Check your coolant reservoir, if it's empty, add coolant to it. Then add coolant to your radiator, and rid the system of air bubbles. To do this: add coolant to your reservoir with the engine off. Once it's full, start your engine and let it get to operating temp while leaving the radiator cap removed. You'll start to see some overflow, that's normal. Then you'll see bubbles appear from the fluid soon after that. Let your engine run until the bubbles stop. Once the fluid recedes into the radiator, add more, and watch it until the bubbles stop. Do this for about 15 minutes, then watch your temperature gauge. If this does not solve your problem, check your thermostat. It may be stuck closed. Replace it if necessary (it only costs about $14). If that doesn't work, you may need a new radiator, hoses, and water pump. The radiator and hoses are the easiest to replace(you can totally do this yourself if you go to the junk yard and an auto parts store. The water pump, however, is what you'll have to go to the shop to get professionally done, as it's in a place which is hard to reach, and relies on a drive belt.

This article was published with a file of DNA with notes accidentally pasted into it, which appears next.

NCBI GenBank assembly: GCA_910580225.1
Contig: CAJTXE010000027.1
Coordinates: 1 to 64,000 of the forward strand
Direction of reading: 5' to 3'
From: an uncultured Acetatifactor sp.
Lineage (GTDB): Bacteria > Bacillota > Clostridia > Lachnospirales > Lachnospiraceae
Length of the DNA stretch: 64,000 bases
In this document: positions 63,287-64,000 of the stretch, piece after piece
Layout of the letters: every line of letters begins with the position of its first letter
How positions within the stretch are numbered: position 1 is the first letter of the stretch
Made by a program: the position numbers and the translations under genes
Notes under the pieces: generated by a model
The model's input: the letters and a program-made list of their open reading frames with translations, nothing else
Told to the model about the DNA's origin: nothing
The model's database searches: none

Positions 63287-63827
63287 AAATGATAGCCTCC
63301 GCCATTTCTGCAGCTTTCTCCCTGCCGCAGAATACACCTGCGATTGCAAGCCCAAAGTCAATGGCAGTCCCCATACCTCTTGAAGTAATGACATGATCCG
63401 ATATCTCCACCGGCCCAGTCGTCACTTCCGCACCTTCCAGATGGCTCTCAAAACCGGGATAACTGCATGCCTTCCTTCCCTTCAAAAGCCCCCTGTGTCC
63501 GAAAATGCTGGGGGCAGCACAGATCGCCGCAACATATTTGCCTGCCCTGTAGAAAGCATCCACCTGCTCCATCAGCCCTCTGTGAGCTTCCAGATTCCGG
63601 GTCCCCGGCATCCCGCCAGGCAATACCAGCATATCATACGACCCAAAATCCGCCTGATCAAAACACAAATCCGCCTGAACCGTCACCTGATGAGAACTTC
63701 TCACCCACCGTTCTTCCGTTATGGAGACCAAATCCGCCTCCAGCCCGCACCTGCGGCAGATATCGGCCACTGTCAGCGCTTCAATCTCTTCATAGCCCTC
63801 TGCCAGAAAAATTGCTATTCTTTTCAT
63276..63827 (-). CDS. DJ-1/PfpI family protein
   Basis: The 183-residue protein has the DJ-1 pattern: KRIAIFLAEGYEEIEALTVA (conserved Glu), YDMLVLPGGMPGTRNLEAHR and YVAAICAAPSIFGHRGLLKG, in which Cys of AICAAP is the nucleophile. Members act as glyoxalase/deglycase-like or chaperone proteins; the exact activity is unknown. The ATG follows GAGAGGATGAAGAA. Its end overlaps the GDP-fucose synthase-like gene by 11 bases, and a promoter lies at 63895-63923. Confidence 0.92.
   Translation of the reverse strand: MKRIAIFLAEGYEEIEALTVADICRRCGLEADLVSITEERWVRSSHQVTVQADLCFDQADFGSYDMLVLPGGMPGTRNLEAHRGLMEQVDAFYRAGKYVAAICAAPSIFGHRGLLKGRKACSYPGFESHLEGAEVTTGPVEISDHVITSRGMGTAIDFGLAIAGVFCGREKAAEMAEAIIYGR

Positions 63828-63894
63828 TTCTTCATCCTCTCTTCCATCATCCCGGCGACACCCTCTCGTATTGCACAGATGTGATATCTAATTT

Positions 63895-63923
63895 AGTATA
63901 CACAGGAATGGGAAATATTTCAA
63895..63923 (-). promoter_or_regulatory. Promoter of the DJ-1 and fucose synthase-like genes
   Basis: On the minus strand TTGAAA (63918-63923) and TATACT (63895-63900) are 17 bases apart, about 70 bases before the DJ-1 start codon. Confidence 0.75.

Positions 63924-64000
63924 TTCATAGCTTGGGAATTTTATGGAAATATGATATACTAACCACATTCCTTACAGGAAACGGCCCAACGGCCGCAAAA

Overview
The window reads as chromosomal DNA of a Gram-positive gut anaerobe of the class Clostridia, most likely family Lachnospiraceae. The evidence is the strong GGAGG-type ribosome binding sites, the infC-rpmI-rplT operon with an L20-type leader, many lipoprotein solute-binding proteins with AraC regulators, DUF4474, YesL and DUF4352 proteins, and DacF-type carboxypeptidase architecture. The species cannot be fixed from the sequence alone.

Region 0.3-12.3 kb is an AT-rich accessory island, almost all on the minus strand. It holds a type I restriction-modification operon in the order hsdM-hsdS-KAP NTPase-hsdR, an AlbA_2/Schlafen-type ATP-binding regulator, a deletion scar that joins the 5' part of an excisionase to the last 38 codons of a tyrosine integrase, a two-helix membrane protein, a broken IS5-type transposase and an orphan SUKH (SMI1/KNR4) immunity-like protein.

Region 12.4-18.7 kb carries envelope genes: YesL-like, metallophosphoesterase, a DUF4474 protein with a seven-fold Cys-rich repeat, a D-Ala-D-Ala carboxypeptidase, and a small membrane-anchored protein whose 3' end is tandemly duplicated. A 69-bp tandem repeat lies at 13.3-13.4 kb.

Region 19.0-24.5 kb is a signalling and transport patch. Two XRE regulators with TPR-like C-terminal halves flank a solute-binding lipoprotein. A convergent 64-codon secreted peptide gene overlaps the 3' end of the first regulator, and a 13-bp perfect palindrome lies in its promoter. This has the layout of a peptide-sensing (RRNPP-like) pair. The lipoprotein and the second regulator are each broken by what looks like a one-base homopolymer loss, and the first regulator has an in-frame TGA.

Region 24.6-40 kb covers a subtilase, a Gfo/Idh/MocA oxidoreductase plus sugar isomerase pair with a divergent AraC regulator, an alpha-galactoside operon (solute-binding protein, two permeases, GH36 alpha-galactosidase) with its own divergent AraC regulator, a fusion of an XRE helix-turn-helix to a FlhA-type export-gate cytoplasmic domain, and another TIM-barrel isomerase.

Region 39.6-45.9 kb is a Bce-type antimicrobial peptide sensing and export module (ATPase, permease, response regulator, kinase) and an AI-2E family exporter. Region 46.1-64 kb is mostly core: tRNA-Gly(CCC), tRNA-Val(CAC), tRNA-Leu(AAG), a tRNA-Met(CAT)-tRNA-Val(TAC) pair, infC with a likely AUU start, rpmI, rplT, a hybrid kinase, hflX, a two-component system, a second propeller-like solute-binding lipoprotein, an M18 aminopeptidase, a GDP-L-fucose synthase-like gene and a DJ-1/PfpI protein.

Wednesday, September 29th, 2010 AT 7:19 AM